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B Kawecka – One of the best experts on this subject based on the ideXlab platform.

  • benthic diatoms of an alpine stream lake network in switzerland
    Aquatic Sciences, 2005
    Co-Authors: Christopher T. Robinson, B Kawecka

    Abstract:

    We compared the benthic diatom composition of lakes, and lake inlet and outlet streams in a high elevation catchment (∼2600 m a.s.l.) in the Swiss Alps. The catchment consisted of a southern basin mostly fed by glacial-melt water and a northern basin fed by snowmelt and groundwater. Streams in both basins flowed through a series of small lakes before converging into a lake with a primary outlet channel. The south basin had on average 4°C cooler water temperatures and 2× higher nitrate-N levels (up to 300 μg/L) than the north basin. In contrast, the north basin had higher levels (2–4×) of particulate-P, particulate-N, and particulate organic matter than the south basin. A total of 109 and 143 diatom species was identified in lakes and streams, respectively, with a similar number of species found in each basin. Aulacoseira alpigena and Achnanthidium minutissimum were common benthic algae in north basin lakes, whereas Achnanthes subatomoides, Achnanthes marginulata, Pinnularia microstauron, and Psammothidium helveticum were most common in south basin lakes. One disconnected lake in the north basin had an assemblage dominated by Tabellaria flocculosa (66%) and Eunotia tenella (14%). Principal components analysis showed a clear separation between the north and south basins in lotic diatoms. Of the 10 most common species, streams in the south basin had greater abundances of Psammothidium helveticum, Achnanthes helvetica var. minor, Achnanthes marginulata, Achnanthes subatomoides, and Diatoma mesodon than the north basin, whereas north basin streams had higher abundances of Achnanthidium minutissimum, Aulacoseira alpigena, and Luticola goeppertiana. Lake outlet assemblages were similar to respective downstream lake inlet assemblages, and assemblages changed in composition along each basins longitudinal flow path. However, Aulacoseira alpigena had higher average abundances in north basin outlets than inlets, and Achnanthidium minutissimum, Psammothidium helveticum, and Achnanthes helvetica var. minor had higher average abundances in south basin outlets than inlets. In contrast, Diatoma mesodon, Fragilaria capucina, and Gomphonema parvulum had higher average abundances in south basin inlets than outlets. The spatial patterns in species composition reflected the hierarchical interaction of landscape features (geology, hydrology) on longitudinal gradients (lake position) in the stream/lake network.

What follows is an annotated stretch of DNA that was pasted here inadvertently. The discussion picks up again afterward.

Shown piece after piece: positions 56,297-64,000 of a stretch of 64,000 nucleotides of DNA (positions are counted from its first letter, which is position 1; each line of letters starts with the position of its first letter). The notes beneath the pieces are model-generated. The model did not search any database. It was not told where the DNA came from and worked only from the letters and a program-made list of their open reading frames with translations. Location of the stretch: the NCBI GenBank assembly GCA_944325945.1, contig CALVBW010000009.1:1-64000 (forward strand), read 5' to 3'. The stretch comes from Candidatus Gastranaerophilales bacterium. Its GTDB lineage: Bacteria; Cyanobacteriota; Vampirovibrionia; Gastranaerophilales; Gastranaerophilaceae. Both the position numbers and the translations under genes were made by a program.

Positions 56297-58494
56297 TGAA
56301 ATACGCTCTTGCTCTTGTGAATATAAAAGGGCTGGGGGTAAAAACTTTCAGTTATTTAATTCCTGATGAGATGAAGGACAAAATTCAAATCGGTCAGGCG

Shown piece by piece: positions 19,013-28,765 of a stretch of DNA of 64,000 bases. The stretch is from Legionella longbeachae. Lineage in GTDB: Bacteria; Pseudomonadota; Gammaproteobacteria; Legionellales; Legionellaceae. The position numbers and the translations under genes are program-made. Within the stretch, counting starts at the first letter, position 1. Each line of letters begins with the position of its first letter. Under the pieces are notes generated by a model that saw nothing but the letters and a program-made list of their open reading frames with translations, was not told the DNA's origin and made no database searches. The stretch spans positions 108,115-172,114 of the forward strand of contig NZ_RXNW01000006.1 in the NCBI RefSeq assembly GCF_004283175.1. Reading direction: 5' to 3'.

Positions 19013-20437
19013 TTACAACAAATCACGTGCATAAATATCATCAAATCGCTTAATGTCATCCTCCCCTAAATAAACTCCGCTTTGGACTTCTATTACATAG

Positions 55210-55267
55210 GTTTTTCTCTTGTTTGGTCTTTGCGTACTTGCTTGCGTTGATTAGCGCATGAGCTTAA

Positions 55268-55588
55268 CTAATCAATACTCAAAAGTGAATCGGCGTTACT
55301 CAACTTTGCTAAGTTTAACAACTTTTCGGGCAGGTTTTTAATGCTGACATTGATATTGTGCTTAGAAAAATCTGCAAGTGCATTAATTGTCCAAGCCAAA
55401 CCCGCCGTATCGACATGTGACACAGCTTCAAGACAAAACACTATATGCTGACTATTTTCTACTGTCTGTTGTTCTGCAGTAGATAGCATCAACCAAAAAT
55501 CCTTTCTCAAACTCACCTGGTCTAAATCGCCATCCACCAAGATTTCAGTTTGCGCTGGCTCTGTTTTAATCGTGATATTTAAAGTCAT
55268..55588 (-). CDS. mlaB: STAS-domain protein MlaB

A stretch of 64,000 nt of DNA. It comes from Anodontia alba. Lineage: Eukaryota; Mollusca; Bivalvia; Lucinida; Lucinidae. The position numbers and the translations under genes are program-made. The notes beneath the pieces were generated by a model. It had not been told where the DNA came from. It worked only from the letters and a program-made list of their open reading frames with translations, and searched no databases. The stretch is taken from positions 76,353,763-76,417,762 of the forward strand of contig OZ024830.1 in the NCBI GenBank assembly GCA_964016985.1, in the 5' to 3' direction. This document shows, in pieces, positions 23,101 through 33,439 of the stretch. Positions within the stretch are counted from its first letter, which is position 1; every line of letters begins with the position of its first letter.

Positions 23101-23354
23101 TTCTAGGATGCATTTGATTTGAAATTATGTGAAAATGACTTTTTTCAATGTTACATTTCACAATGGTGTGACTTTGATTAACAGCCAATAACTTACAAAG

• Benthic diatoms of an Alpine stream/lake network in Switzerland
    Aquatic Sciences, 2005
    Co-Authors: Christopher T. Robinson, B Kawecka

    Abstract: